Mrs Berry, who said last week that girls should not feel guilty if they opted out of a high-flying career to focus on having a family , admitted that there were other head teachers who disagreed but said she welcomed the “raging debate” triggered by her remarks. “I am absolutely sure that there will be people who say we have to be careful about this message,” she said. “There should be women at the top of every profession and should be more women as managing directors at FTSE level. “I think sometimes women choose not to have these things. It is not that they can’t, or that they have tried and failed. There are women who say, ‘At this stage of my life that is not what I want for myself, for my family, for my life’.”

Addressing the annual conference of the Girls’ Schools Association, she said that schools were increasingly having to deal with the obsessive use of social networking sites and online bullying. Coping with the addictive nature of online networking sites, internet safety and cyber bullying had overtaken conventional parental concerns such as homework, friendships and exam stress, she said.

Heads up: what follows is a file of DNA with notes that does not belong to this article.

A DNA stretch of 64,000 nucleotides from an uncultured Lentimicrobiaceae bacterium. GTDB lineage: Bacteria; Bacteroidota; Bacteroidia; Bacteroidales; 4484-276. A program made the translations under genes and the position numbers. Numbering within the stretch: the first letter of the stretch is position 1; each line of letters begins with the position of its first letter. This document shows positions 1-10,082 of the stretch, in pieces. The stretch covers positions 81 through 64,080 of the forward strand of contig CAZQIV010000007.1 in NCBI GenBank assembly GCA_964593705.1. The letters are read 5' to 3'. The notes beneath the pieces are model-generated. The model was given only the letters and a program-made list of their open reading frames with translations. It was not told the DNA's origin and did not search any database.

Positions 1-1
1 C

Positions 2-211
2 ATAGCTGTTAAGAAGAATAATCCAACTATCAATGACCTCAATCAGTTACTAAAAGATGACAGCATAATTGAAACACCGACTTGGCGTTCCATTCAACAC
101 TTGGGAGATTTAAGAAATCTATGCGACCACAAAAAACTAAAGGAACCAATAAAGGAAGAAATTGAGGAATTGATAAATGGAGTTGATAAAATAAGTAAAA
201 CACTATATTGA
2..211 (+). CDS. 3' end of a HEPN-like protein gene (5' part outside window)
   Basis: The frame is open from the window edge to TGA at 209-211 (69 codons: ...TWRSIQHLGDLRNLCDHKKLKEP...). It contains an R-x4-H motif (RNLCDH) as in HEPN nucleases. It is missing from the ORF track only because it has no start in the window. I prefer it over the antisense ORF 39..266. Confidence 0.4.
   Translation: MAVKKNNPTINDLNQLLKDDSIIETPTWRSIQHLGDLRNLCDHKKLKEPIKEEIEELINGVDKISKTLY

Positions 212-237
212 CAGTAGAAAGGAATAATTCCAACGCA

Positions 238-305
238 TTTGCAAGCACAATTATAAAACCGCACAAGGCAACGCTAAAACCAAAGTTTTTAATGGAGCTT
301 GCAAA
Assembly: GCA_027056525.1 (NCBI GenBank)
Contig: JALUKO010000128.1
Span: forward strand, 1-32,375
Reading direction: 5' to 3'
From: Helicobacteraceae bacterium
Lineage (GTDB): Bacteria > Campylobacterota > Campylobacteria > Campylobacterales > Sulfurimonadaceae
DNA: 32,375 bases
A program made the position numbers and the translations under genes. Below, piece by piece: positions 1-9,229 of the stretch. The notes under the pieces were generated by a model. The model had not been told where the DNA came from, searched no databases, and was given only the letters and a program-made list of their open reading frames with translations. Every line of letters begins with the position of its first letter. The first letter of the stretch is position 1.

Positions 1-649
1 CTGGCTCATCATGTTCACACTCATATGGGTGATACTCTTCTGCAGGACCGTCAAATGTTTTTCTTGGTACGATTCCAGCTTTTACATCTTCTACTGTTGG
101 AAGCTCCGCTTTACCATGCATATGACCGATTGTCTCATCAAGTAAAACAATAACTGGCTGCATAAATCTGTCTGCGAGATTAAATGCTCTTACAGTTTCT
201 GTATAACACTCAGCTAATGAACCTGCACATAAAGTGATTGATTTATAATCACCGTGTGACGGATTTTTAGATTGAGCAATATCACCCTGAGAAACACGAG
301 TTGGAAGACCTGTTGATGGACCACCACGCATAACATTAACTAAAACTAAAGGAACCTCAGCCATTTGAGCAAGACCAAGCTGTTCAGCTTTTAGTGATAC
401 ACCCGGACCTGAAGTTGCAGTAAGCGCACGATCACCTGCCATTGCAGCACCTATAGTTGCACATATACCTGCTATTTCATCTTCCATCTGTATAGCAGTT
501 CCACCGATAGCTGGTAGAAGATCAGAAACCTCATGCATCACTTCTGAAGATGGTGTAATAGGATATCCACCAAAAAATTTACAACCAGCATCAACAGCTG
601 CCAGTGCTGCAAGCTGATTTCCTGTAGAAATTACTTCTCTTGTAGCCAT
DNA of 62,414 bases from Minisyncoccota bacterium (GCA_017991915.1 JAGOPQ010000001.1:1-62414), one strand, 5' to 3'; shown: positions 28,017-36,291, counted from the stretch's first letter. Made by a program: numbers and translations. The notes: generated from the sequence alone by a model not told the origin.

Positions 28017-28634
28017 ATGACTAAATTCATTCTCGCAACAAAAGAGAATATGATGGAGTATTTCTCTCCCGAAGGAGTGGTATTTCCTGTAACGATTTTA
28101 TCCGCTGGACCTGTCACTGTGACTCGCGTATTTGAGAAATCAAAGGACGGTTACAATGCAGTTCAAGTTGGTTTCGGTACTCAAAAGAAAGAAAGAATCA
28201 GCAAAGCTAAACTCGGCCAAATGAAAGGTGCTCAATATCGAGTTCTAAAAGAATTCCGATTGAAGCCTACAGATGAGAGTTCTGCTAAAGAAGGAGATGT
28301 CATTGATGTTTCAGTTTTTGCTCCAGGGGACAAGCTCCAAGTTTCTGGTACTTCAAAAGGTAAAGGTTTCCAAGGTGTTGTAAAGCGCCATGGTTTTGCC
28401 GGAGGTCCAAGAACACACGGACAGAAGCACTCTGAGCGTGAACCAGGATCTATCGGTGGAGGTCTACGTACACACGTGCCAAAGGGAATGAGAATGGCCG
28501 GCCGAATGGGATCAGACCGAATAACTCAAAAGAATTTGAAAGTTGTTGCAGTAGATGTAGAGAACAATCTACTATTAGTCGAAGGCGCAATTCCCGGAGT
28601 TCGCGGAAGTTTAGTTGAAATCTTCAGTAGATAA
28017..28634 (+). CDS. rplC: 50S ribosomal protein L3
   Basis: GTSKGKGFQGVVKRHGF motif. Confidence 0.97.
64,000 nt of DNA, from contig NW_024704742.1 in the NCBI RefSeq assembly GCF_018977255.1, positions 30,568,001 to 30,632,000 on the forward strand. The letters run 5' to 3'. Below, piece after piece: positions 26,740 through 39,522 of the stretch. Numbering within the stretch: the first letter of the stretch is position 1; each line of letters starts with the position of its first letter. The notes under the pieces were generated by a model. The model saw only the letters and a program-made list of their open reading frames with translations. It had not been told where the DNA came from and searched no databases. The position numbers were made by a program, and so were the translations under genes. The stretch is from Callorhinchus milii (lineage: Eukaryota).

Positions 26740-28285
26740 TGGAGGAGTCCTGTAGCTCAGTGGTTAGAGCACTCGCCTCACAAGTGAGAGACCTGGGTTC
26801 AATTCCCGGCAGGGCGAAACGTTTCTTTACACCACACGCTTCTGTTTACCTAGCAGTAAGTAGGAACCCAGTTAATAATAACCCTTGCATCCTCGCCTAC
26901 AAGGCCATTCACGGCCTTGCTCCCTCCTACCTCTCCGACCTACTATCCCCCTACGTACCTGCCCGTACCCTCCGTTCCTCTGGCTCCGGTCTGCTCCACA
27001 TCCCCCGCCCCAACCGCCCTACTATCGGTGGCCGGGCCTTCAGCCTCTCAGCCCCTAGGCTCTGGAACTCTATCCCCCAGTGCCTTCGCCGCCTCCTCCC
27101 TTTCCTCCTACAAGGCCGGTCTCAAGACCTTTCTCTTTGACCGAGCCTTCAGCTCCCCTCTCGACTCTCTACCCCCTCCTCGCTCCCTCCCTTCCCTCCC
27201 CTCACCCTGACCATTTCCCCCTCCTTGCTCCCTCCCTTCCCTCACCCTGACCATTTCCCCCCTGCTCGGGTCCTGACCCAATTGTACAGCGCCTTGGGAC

A straw poll of issues of concern among the association’s 187 independent girls’ schools put online networking, internet dangers and online bullying top “by some margin”. They had overtaken problems in face-to-face relationships at school. Websites where girls could post abusive and anonymous messages about their peers were a particular problem, she told the conference in Harrogate. “The reason these are such issues for girls is that they care so much more about relationships with their peers than boys generally do,” Mrs Berry said....


If affirmative action has defenders like this ...